- Bear with me - A 2D black&white;, point&click; "horror" adventure. - The Story - You play Amber, a 10 year old girl. In the middle of a dark and stormy night strange sounds wake you up. You soon discover that your 12 year old brother, Flint, has gone missing. To get to the bottom of what is going on you seek out the help of an experienced private eye, Ted E. Bear, who happens to be your fluffy toy. While finding the first clues you soon discover that something very strange is going on in the house. There is a Red presence which does not seem friendly at all. The plot thickens while you are given the opportunity to control both Amber and Red and thus shape the hunter-hunted scenario. More information will soon be available. Any kind of comments and feedback are very welcome.

Post news Report RSS Game Development Magic Show – Bear With Me

Game development is a lot like a magic show in the sense where you take a bunch of Houdinis, some reluctant participants, stuff them all in a box, and then... A monkey comes out. Or a pigeon. Well, it’s not like a magic show per se, but you end up working with talented people on sparkly magical stuff. And it takes a lot of preparation, work, and dedication. It’s not easy work, despite what everyone would like you to believe. It takes time, money, persistence and knowledge.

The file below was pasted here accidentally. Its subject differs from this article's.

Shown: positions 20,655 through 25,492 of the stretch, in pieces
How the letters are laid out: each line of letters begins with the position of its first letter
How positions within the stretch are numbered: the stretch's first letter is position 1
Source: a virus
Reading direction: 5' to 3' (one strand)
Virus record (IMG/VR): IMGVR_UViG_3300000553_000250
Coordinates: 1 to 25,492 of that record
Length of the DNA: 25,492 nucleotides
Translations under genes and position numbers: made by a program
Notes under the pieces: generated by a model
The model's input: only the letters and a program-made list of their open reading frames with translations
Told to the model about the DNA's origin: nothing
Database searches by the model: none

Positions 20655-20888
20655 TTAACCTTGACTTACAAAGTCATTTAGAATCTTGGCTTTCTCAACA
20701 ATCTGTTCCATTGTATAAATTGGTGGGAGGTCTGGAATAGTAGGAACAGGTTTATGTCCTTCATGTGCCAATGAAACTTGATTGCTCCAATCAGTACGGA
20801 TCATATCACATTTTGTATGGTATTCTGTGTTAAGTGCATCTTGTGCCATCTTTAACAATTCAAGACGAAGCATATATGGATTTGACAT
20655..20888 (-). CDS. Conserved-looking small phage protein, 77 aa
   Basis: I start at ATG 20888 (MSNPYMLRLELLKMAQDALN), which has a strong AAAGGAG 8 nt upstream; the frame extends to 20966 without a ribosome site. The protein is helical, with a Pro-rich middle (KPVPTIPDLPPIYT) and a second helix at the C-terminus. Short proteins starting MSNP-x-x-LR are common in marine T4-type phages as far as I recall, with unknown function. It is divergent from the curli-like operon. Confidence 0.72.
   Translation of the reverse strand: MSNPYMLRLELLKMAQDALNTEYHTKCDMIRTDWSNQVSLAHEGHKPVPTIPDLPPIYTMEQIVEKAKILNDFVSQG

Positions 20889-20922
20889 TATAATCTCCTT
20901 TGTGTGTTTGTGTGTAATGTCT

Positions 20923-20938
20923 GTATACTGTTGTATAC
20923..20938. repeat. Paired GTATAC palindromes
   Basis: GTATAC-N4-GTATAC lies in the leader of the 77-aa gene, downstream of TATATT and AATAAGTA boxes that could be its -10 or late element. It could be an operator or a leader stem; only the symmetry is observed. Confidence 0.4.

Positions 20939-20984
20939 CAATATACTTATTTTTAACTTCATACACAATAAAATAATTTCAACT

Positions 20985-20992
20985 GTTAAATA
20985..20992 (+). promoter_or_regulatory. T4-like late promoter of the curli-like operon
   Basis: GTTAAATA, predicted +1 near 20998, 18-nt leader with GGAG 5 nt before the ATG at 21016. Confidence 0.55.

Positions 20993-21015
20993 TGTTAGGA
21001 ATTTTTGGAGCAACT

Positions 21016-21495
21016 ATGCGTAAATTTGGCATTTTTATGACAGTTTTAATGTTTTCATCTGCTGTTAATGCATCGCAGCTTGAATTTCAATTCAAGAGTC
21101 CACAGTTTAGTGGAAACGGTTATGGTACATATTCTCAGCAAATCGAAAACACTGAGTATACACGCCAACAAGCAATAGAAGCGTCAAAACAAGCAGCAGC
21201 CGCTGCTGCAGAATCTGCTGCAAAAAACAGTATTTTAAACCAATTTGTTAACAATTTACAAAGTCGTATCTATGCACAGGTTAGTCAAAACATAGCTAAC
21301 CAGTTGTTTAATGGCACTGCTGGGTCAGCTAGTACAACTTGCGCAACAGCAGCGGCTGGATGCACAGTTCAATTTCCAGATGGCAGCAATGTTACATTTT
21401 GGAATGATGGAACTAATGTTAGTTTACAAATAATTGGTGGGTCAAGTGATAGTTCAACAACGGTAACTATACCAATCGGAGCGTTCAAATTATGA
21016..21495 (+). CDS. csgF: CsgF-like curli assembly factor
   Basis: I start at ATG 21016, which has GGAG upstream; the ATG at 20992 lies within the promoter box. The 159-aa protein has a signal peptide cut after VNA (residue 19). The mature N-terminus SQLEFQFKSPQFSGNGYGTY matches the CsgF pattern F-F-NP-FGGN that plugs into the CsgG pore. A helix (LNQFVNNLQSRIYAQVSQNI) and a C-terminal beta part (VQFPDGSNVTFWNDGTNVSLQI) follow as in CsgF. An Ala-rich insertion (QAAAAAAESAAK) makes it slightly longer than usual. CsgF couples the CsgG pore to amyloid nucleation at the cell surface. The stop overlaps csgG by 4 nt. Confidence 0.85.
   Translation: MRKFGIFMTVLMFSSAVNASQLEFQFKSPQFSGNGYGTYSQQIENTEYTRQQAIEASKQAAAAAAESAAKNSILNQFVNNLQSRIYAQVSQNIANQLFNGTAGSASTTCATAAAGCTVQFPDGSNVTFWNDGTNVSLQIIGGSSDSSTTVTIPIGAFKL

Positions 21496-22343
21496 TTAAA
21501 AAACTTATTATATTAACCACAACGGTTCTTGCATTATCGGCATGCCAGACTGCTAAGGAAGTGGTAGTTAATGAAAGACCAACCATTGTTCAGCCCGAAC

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Game development is a lot like a magic show in the sense where you take a bunch of Houdinis, some reluctant participants, stuff them all in a box, and then... A monkey comes out. Or a pigeon. Well, it’s not like a magic show per se, but you end up working with talented people on sparkly magical stuff. And it takes a lot of preparation, work, and dedication. It’s not easy work, despite what everyone would like you to believe. It takes time, money, persistence and knowledge.